(1 vote)
    Default Khan Academy avatar avatar for user
  • aqualine ultimate style avatar for user Chrisdude2
    Where do the hydrogen and electrons that are added to pyruvate and the compounds written at the bottom of the video come from?
    (1 vote)
    Default Khan Academy avatar avatar for user
  • area 52 purple style avatar for user Takunda Borerwe
    Is breathing and respiration the same thing?
    (1 vote)
    Default Khan Academy avatar avatar for user

Video transcript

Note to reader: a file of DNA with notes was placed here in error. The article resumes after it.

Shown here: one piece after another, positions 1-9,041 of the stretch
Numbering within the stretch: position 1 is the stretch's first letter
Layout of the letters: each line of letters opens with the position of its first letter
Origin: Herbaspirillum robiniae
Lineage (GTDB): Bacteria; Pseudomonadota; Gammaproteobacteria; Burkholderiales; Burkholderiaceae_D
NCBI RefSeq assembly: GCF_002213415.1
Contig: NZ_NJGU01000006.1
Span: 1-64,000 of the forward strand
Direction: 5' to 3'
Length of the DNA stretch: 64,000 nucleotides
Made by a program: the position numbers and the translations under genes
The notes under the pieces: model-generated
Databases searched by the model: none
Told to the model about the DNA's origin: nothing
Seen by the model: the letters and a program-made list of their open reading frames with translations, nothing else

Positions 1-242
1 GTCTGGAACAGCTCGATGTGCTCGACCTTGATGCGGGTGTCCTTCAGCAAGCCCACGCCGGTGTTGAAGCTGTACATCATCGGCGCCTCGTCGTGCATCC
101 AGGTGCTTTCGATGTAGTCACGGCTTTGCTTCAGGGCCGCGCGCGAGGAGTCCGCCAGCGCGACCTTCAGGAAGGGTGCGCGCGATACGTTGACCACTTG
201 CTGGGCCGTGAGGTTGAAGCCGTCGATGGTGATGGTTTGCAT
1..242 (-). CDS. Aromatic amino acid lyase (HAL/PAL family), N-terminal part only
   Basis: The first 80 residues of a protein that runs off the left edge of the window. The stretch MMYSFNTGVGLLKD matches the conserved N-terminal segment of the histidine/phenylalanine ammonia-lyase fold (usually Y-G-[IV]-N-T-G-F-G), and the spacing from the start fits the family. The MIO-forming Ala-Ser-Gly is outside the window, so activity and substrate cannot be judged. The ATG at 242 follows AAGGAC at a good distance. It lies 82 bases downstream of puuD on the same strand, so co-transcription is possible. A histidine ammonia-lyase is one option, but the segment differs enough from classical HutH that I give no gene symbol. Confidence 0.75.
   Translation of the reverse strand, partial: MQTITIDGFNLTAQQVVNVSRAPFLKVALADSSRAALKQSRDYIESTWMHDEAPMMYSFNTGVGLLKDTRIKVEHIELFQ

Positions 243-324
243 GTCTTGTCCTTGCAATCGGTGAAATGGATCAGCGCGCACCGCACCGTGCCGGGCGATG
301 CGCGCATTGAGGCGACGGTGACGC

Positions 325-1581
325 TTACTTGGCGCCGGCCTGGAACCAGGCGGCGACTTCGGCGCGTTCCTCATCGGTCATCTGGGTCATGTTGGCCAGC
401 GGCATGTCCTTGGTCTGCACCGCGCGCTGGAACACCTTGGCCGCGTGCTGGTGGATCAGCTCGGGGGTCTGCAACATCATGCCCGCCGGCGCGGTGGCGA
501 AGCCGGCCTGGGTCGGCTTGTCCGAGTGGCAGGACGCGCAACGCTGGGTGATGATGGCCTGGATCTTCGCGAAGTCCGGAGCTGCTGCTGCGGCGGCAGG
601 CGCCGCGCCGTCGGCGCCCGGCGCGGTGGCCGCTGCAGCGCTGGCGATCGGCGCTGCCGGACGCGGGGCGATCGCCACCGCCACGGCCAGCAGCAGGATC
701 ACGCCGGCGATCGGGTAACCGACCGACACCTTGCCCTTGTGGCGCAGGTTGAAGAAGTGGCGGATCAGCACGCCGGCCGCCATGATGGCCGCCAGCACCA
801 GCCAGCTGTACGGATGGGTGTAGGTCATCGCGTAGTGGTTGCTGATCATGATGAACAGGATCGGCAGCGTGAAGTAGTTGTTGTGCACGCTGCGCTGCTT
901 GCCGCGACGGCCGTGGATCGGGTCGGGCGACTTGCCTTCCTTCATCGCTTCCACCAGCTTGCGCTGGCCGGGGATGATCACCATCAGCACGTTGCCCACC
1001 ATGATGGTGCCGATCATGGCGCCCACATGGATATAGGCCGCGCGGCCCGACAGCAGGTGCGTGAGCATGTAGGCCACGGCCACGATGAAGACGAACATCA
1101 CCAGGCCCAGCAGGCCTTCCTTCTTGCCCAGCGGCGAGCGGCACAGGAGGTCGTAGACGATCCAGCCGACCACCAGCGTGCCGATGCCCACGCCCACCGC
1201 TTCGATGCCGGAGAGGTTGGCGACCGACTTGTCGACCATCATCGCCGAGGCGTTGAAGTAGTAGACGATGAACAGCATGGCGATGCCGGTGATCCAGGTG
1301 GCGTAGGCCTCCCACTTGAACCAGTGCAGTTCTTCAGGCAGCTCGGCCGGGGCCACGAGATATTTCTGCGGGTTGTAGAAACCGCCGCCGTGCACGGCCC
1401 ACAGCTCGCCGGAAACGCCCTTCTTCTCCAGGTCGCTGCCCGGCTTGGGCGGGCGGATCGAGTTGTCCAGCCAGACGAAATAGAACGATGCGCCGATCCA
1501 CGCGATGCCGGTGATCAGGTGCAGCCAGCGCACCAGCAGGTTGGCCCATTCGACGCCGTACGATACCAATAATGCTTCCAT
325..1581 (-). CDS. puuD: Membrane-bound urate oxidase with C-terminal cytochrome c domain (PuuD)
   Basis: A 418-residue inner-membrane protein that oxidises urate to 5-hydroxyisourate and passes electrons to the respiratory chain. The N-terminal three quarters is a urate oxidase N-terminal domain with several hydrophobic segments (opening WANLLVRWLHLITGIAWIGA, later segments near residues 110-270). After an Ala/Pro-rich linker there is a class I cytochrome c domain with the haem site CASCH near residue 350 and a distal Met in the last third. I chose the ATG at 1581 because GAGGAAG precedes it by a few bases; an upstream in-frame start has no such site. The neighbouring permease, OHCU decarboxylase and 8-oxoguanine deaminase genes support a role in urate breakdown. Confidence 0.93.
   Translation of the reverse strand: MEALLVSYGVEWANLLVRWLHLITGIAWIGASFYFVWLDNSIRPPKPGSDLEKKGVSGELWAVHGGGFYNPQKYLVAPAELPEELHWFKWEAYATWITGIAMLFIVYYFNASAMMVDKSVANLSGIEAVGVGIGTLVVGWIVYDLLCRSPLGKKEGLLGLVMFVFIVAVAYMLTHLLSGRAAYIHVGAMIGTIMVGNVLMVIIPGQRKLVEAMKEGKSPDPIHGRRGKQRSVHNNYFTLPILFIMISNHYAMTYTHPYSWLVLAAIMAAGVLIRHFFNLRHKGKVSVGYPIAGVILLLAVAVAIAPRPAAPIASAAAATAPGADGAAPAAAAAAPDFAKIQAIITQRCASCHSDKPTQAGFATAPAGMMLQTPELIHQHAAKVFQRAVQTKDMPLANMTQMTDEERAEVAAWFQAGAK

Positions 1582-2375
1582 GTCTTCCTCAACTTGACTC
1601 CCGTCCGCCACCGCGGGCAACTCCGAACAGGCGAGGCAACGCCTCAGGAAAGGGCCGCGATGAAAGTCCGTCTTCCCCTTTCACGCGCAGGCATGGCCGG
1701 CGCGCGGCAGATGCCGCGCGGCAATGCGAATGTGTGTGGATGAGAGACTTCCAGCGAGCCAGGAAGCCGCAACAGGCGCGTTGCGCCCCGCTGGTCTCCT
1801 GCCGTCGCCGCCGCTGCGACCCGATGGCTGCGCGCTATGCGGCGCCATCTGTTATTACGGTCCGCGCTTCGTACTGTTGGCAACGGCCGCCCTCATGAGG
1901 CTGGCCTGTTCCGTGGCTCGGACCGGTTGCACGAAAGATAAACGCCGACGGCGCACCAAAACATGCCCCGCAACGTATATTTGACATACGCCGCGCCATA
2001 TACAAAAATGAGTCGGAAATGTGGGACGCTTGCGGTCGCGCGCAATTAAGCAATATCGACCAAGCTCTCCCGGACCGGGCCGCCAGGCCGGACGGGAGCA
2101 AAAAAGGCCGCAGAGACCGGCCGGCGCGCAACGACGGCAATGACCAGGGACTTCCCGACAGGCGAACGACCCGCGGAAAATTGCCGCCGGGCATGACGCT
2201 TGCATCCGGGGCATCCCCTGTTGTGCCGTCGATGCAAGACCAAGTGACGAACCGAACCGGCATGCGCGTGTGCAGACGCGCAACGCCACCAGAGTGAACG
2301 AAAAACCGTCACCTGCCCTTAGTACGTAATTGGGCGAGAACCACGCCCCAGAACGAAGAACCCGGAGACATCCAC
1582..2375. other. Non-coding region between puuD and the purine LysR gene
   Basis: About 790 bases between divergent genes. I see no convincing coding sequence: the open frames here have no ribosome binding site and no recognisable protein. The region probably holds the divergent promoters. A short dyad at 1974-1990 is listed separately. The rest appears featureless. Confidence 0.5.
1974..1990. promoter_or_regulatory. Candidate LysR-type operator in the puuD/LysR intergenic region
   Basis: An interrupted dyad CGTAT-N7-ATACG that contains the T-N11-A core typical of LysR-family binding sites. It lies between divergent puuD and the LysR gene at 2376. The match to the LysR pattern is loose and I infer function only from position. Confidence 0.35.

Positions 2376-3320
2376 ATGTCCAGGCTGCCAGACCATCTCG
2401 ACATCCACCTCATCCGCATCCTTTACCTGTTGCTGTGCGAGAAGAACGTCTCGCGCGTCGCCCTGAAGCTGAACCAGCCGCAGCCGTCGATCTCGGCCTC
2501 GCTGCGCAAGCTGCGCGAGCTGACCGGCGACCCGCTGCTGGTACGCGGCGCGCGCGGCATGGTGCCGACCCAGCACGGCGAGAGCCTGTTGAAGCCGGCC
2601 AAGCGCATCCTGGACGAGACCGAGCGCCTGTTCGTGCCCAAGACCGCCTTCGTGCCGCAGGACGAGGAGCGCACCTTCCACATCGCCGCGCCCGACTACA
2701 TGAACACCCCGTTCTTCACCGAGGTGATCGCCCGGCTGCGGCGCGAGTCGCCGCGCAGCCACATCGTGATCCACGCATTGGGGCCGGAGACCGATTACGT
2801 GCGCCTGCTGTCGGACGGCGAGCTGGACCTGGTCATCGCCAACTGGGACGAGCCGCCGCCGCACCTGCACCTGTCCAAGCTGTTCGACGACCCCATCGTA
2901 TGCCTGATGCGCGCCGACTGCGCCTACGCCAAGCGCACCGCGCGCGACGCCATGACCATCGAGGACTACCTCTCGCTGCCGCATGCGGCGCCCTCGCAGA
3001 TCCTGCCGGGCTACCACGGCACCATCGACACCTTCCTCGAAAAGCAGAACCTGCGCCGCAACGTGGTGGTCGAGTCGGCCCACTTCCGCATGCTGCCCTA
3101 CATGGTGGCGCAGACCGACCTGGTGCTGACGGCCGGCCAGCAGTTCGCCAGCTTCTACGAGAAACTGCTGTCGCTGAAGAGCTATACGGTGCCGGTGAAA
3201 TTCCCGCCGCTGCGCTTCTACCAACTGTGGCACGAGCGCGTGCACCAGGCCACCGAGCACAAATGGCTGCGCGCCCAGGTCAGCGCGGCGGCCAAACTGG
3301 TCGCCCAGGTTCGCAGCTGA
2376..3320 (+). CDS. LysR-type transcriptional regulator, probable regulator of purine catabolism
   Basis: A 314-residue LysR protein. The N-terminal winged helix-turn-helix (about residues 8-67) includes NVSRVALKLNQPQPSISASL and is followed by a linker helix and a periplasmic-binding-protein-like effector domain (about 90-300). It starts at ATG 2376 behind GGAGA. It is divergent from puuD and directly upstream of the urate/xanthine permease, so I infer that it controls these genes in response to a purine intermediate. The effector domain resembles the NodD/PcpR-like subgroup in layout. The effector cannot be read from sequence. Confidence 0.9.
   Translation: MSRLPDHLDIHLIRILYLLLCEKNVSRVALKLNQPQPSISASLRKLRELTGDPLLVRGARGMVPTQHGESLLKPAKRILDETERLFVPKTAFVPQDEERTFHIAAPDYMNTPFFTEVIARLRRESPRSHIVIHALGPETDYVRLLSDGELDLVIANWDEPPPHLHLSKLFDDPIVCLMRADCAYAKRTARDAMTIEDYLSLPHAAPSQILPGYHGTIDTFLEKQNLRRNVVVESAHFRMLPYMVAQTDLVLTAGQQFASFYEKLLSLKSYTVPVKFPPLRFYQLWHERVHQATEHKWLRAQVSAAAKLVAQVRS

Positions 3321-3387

- [Instructor] In this video, we're going to talk about cellular respiration, which sounds like a very fancy thing, but it's really just about the biochemical processes that can take things that we find in food and convert it into forms of energy that we can use to do things like run and maintain our body temperature, and maintain body homeostasis. So to get into the chemistry of cellular respiration, and this really is an overview video, we will start with the chemical equation for respiration. And what it's all about is a series of steps that when you look at them in aggregate, you're starting with the glucose right over here, using oxygen, and that's why we have to breathe really hard in order to do our cellular respiration. And it's going to yield some carbon dioxide, which we also need to breathe hard to exhale, some water, and some energy. Now that energy he is in the form of heat, which can help us maintain our body temperature, especially if it's cold outside side. But also ATP. Now you might be wondering, what is ATP? And to help us answer that question, I will show you a picture of ATP, and I will also show you a picture of glucose or a visualization of it. Now you don't have to memorize what these structures are, but what's really going on here is that glucose, as you are able to shape it into other things, as you're able to break the bonds in glucose, and having its constituents form bonds with other things, that has a net release of energy. And that energy can be used to take what's known as ADP that has two phosphate groups, and add a third phosphate group onto it right over here. Now you see it might say, why is that useful? Why is that a more readily usable form of energy? Well, as you go forward in your biological journey or your understanding of biology, you'll see that ATP molecules like this, by losing that phosphate and allowing that phosphate to bond to other things can actually release energy and can fuel muscles, can fuel other biological processes. Now to understand the steps of it, we will start in the cytosol of a cell, where a process known as glycolysis takes place. And glycolysis literally means the breaking of glucose. So let me write it down, glycolysis. And what it does is it breaks each glucose molecule into two molecules known as pyruvate. Now just that process alone, and we'll go into much more depth in other videos, does start to produce some ATPs, and also helps produce some molecules known as NADH. And I know this is all sounding very complex. But you will have a molecule known as NAD+, if you want to know what it looks like, it looks like this. Once again, don't get too bogged down in the details. It is worth noting, NAD stands for nicotinamide adenine dinucleotide. And we also noticed that ATP stands for adenosine triphosphate. And so you have these very molecular components that are showing up in different places in biology, and you might also recognize that adenosine is involved in the formation of DNA as well. So once again, these molecules are adapted and reused all over the place. But going back to our journey of cellular respiration, an NAD+ molecule, if you were to add to that two hydrogen protons, and this is the important part, two electrons, it will be reduced to NADH. And remember, reduction is the gaining of electrons, which is happening right over here. And the reason why these two electrons are really interesting is, in NADH, they're in a fairly high energy state. And as we'll see, as they're able to go to other molecules and go to lower and lower energy states, they're able to do useful things that can eventually end up in the production of ATP. It's essentially a transfer of energy. So glycolysis is directly producing some ATPs, and it's also reducing NAD in this way to produce NADH. For the next stage, we have to go into the mitochondria, which is often known as the powerhouse of the cell, where now our pyruvate will enter into the mitochondrial matrix right over here. And that's where the citric acid cycle occurs. And the citric acid cycle is going to use a derivative of the pyruvate, which we got from glycolysis. You don't have to know all the details, it's called acetylcholine. But that's going to go through a series of transformations. And the reason why it's called a cycle, there's some molecules that react with the acetyl-CoA, and then through a series of transformations, get back to where they started. And the reason why it's called a citric acid cycle is one of those intermediaries is citrate. But this process, once again, produces more ATPs directly, but it also produces more NADHs, and it also is able to do something similar to another molecule. And once again, I'm not going to go into all of the details. But we're able to go from another molecule, known as flavin adenine dinucleotide, FAD, plus two hydrogen protons, plus two electrons to get to FADH2, which once again is an interesting molecule, because it has these electrons in a higher energy level, which, through a series of molecular processes, which you'll go into much detail in future courses on, you are able to do useful work. You're able to transfer energy. So once you have a few ATPs and a bunch of NADHs and FADHs, you then go into something known as the electron transport chain. And this is essentially where those electrons go from a high energy state and they get transferred from one molecule to another, actually along this membrane right over here. And as they do, the proteins that they are interacting with are able to use that energy in order to pump hydrogen protons into this intermembrane space of the mitochondria. And then that concentration gradient of hydrogen protons, it's released through another enzyme, which is actually able to produce the actual ATP. So I know that is a lot to process, but this is meant to be just an overview. I know you might have a lot of questions as I did the first time that I learned this. But the important thing to realize, that glucose does store energy, but we don't use it directly. We have to go through cellular respiration to convert that glucose into ATPs, which is more readily used by cells. Now the various steps are also going to produce heat as they release energy, which could also be useful for the cell. Now, one final point, you might say glucose, well, that's only one form of food. You showed a picture of bread initially. Well, carbohydrates are made up of chains of simple sugars like glucose. And if we're thinking about things like protein or fats, which you could also use for energy, those are going to be adapted and enter at different phases of cellular respiration. But at some point, you're going to have a very similar process. So I lied, I actually have one last, last point. We talked a lot about glucose as it enters into glycolysis, and then the pyruvate enters into the mitochondria. But what about the oxygen? Where's that involvement as an input? Well, the oxygen is the eventual electronic sector at the end of the electron transport chain. And not only is it accepting electrons, it's accepting hydrogen protons. So the oxygen is an input into the electron transport chain. And then once it gets those electrons and those hydrogen protons, well, you can imagine what the output is. You add some oxygen to some hydrogen protons and electrons, you're going to get water. You're going to get this output right over here. And what about the carbon dioxide? Well, the carbon dioxide is going to be an output of the citric acid cycle.